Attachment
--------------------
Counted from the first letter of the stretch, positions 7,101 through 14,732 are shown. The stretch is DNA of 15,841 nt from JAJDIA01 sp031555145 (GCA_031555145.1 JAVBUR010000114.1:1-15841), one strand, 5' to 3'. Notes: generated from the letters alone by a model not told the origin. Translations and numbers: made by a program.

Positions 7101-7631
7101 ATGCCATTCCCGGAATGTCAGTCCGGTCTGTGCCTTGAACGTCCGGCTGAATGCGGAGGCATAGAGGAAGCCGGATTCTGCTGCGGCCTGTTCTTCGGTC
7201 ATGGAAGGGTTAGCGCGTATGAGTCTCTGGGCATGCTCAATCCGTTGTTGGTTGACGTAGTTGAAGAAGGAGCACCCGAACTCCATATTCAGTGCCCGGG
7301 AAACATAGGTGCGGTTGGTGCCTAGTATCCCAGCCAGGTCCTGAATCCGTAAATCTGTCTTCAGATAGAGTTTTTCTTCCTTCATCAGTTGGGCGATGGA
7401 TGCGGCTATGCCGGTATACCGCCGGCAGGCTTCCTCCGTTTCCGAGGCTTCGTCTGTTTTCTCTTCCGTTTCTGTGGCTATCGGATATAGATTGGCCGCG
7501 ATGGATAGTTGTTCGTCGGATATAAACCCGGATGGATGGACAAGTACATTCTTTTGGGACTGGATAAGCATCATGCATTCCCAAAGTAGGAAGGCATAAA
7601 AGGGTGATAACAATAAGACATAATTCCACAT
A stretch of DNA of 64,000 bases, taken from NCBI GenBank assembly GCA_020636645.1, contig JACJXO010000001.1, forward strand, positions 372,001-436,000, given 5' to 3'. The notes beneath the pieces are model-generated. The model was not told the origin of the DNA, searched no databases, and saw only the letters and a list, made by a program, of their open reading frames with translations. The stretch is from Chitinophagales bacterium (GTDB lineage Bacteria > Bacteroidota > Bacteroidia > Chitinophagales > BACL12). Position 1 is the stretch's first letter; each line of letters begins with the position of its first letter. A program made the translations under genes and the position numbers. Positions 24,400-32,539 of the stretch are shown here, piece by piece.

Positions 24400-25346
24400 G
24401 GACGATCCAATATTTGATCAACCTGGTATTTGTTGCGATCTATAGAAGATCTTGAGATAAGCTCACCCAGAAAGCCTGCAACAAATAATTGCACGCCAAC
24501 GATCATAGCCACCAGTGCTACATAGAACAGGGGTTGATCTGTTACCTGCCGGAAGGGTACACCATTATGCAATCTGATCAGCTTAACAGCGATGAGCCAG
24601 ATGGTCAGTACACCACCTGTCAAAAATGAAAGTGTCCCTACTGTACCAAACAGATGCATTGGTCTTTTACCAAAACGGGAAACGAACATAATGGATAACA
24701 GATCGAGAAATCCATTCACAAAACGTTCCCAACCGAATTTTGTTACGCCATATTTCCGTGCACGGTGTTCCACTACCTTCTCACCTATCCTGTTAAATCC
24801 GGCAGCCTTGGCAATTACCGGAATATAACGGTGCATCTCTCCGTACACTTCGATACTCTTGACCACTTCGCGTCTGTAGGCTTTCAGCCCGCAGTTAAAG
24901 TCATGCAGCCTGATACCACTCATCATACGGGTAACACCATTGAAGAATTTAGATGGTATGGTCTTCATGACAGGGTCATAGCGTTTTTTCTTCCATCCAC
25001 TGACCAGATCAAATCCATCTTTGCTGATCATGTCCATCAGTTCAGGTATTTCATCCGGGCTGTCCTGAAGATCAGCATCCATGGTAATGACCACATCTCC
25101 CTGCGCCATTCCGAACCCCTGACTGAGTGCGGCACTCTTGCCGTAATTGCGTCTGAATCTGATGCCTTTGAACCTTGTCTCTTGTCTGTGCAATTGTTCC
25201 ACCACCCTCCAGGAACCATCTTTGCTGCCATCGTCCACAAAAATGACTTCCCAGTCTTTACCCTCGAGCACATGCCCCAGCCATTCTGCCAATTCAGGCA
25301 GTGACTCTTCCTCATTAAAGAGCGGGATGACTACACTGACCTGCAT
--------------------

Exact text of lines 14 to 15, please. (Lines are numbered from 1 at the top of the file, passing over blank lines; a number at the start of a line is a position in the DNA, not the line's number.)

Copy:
24601 ATGGTCAGTACACCACCTGTCAAAAATGAAAGTGTCCCTACTGTACCAAACAGATGCATTGGTCTTTTACCAAAACGGGAAACGAACATAATGGATAACA
24701 GATCGAGAAATCCATTCACAAAACGTTCCCAACCGAATTTTGTTACGCCATATTTCCGTGCACGGTGTTCCACTACCTTCTCACCTATCCTGTTAAATCC